Health care providers, first responders for US Forces Korea receive coronavirus vaccine
By MATTHEW KEELER | STARS AND STRIPES Published: December 29, 2020
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CAMP HUMPHREYS, South Korea — An Army doctor was first among U.S. troops in South Korea to receive the Moderna vaccine against the coronavirus as inoculations here began Tuesday.
Army Lt. Col. Brian Cohee, a pulmonary and critical care physician, and about 20 other service members lined up for the shot at the Brian D. Allgood Army Community Hospital at Camp Humphreys.
“I consider it a huge privilege to be able to be the one to start it off here in Korea,” Cohee said. “I have taken care of a decent number of coronavirus patients and seen what it can do.”
Military health care providers and first responders at U.S. bases across the peninsula and upper-echelon leaders of U.S. Forces Korea received their shots from the shipment that arrived Friday.
The Moderna vaccine, one of two approved for emergency use by the U.S. Food and Drug Administration in mid-December, was also administered at Osan and Kunsan air bases in South Korea.
Humphreys, a sprawling Army base south of Seoul, is headquarters for the United Nations Command and USFK.
“This is our opportunity to show the rest of the Army and Department of Defense our ability to dispense the vaccine safely overseas,” said Col. Huy Luu, commander of the Army hospital at Humphreys.
The U.S. has about 28,500 troops in South Korea, the bulk of whom must wait several months until greater quantities of the vaccine are available.
“The key thing here is to make sure the shot is no different than any other shot we have in the military for vaccinations in order to protect our health and protect the health of our patients that we come in contact with,” Luu said.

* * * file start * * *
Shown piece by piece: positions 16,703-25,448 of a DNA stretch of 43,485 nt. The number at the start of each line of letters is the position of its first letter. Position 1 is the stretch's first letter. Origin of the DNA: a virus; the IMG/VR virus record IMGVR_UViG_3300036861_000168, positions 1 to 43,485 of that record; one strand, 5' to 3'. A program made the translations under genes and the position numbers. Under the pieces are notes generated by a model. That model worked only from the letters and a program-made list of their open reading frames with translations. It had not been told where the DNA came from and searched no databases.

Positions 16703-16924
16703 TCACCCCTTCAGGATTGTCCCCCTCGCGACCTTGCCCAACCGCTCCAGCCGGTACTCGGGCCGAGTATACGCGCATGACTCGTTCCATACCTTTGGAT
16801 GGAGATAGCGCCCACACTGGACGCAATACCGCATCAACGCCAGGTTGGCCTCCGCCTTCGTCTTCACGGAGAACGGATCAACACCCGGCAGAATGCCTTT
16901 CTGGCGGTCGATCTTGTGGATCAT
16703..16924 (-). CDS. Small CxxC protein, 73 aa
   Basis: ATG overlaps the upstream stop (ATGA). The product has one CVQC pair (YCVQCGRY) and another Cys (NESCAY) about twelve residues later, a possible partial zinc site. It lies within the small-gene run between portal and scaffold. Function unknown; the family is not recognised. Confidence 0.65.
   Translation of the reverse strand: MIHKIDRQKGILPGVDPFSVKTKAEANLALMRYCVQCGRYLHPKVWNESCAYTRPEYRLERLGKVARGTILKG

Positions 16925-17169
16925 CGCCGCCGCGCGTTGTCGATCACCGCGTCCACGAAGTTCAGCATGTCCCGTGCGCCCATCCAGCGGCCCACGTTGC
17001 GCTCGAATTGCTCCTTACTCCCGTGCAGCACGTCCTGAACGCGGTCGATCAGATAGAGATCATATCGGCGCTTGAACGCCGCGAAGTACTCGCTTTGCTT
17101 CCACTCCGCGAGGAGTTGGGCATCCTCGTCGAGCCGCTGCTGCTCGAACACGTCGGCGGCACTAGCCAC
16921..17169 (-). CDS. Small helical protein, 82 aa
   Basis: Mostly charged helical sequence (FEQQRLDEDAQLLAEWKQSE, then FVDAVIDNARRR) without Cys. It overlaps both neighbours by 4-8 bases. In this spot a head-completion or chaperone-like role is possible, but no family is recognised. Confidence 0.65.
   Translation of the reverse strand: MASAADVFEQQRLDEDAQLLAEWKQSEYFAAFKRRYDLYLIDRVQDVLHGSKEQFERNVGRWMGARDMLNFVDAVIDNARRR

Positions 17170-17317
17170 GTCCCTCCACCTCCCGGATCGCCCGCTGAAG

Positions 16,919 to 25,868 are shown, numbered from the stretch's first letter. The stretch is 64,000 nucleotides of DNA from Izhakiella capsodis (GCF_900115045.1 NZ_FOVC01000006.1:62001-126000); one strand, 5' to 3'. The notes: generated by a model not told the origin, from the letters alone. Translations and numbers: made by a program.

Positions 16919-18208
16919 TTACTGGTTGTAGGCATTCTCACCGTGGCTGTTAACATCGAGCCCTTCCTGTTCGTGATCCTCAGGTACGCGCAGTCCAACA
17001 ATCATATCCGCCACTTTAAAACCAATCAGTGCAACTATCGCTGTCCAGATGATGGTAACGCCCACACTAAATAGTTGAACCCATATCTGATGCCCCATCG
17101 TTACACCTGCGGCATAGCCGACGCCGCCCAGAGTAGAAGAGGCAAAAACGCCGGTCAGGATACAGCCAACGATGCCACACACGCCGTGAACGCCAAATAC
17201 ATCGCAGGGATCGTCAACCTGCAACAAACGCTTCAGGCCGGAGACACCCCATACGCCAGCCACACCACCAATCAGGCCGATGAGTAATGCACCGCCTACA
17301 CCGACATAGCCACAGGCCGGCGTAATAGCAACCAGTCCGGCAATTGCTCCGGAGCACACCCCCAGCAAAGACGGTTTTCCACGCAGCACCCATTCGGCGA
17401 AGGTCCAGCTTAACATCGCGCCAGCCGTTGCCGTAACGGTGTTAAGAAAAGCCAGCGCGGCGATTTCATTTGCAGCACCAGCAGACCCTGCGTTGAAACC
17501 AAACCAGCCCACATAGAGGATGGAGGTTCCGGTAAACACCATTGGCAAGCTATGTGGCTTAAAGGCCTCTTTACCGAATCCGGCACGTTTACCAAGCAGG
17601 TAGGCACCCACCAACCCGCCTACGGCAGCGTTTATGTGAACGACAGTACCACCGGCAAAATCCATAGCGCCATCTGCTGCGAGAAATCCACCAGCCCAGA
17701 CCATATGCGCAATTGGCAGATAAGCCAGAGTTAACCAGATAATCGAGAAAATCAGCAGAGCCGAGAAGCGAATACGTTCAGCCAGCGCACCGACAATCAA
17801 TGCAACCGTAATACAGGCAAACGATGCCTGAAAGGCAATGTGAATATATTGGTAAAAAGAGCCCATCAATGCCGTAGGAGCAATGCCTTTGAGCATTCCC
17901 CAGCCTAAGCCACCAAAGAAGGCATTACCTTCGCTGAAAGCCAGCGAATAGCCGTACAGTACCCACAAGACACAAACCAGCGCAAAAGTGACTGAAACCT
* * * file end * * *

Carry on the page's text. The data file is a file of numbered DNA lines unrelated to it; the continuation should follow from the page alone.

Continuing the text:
The vaccine requires two shots administered a month apart. Those inoculated Tuesday are due back Jan. 29 for round two. Full immunity comes about two weeks after the second shot.
“To me, this is the way we move on away from COVID-19 and back to what looked more like reality as we used to know it,” Cohee said, referring to the respiratory disease caused by the coronavirus.
Inoculations with the Moderna vaccine began over the weekend at U.S. bases in Japan, where about 8,000 doses were delivered Saturday, Chief Master Sgt. Richard Winegardner Jr. of U.S. Forces Japan said Tuesday on American Forces Network Radio.
The vaccine arrives a year after the coronavirus appeared in China and as South Korea experiences its highest number of new cases daily since the pandemic began in March.
South Korea reported 40 deaths and 1,046 new cases across the country on Monday, just shy of the record 1,241 reached Friday.
A total 58,725 have contracted the virus and 859 have died of its complications, according to the report at midnight Monday by the country’s Central Disease Control Headquarters.
During the pandemic, USFK has reported 473 cases of the coronavirus as of Monday, of whom 369 were service members. All but 29 of those infected individuals tested positive after arriving in South Korea from the U.S.
At U.S. bases, the vaccine, because it’s approved for emergency use, is administered to volunteers only. It may cause some side effects, including pain at the injection site, tiredness, headache, muscle pain, chills, fever and other problems. But it is 94% effective at preventing COVID-19, according to the FDA.
The Moderna vaccine is painless compared to the lingering effects of the anthrax vaccine series he received going into Operation Desert Shield nearly two decades ago, USFK commander Gen. Robert Abrams told Stars and Stripes.
Abrams and USFK Command Sgt. Major Walter Tagalicud received their shots Tuesday, a demonstration of trust in the vaccine for the thousands of service members, Defense Department civilian employees and dependents expected to follow in the coming months.
“While we await additional shipments of the vaccine, I ask that our community remains patient and flexible,” Abrams said in a press release. “The COVID-19 vaccine is another tool that will help USFK maintain a robust combined defensive posture and our ‘Fight Tonight’ readiness approach.”